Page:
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Engaging Youth to Choose Car-Free Mobility

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Autumn Shafer, University of Oregon

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Engaging Youth to Choose Car-Free Mobility

  1. 1. EngagingYouth toChoose Car-Free Mobility Autumn Shafer, Ph.D. University of Oregon School of Journalism and Communication
  2. 2. What is car-free mobility? Any means of transportation that doesn’t involve a car: Walking Biking Riding transit Being a passenger in a car is not car-free mobility.
  3. 3. Why is car- free mobility among youth important?  Today’s youth are tomorrow’s decision makers.  Contributes to a long-term vision of a sustainable transportation system.  Youth are a segment that is restricted in their mobility options.  Youth habits/beliefs are likely to influence mobility habits/beliefs into adulthood, which could translate into future transportation system support through voting, engagement, and interest in transportation-system careers.
  4. 4. Public health implications  Car accidents are the leading case of death and top cause of non-fatal injury among 10-24 year olds in the U.S. (CDC, 2018).  The U.S. has the highest traffic fatality rate s per capita amongst its peer countries (Sauber-Schatz, Ederer, Dellinger, & Baldwin, 2016).  Research shows transit ridership is associated with decreased fatality rates among youth and the total population (Litman, 2016).
  5. 5. Learning Outcomes  Understand the car-free mobility-related attitudes, intentions, and behaviors of teens in the Portland, Oregon metropolitan area  Identify communication channels and settings that could be most effective with youth in regards to transportation system information and promotion  Study the data to learn how strategic themes promoting car-free mobility were perceived by Oregon youth.
  6. 6. Past research on youth and car-free mobility  Research shows that once driving becomes an option – many teens abandon car-free mobility.  Youth use of public transit increased in the 2000s compared to the 1990s.  Youth who choose car-free mobility are likely influenced by:  High cost associated with cars  Availability/popularization of bike-share programs  Population shifts to urban areas with transit access
  7. 7.  Recommended three potential communication strategies that could be successful with teenagers. 1. Highlight how transit allows teens to be more independent and less reliant on their parents for transportation 2. Highlight the safety benefits of using transit compared to the responsibility of driving 3. Highlight the high cost of car travel and the better uses of their money to save for things teens care about (e.g., clothes).  Cain, Alasdair. "Teenage mobility in the United States: issues and opportunities for promoting public transit."Transportation Research Record: Journal of theTransportation Research Board 1971 (2006): 140-148.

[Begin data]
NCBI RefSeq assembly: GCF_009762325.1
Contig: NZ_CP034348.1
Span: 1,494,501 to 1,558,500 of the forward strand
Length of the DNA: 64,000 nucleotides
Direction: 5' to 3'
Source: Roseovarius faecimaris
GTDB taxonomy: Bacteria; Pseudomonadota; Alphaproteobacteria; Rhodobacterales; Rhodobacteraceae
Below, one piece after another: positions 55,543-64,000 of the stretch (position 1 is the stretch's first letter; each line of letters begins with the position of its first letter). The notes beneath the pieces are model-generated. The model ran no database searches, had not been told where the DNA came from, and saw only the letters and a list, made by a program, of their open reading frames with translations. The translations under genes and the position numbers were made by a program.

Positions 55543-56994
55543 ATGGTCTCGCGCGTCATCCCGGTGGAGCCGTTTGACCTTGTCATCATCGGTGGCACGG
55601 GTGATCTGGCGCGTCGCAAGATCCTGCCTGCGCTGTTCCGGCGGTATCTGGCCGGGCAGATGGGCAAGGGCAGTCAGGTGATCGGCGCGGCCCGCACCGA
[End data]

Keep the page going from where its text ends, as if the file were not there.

8. 8. Portland Youth Research Overview  Goal:To create and evaluate communication messaging that fosters more positive attitudes, intentions, and behaviors related to transit and other car-free mobility options among youth.  Three focus groups with teens entering the 7th, 8th, and 9th grades.  Two stages of research:  Understanding youth attitudes, behaviors, motivations re: car-free mobility  Gathering feedback about test messages/themes  Analyzed through the lens of the theory of planned behavior.
  9. 9. Texting to reach youth about car- free mobility
  10. 10. The theory of planned behavior
  11. 11. Youthcar-freeattitudes,norms, controlbeliefs,andintentions
  12. 12. POSITIVE ATTITUDES relevant to car-free mobility “I like taking the Max because it’s like faster cause by the time you get there my momma would probably just be walking out the house.” “When I try to ask them [his parents] to take me somewhere they wanna be slow about then I’m just gonna catch the Max.”
  13. 13. NEGATIVE ATTITUDES relevant to car-free mobility “Um, men, being a girl. Men when they come up to you and they approach you and they’re like and you’re grown and you’re like I’m a little girl or you’re just not interested at all. And they don't take no for an answer.That’s really scary cuz I’ve been groped and grabbed and it’s because I said no.They just don’t listen.” “Like, um, like somebody yelling and like yelling at other people or a guy with a knife was on the bus once like standing right next to the bus driver and he wouldn’t go sit down. He’d just stay next to the bus driver, so we had to get off the bus.”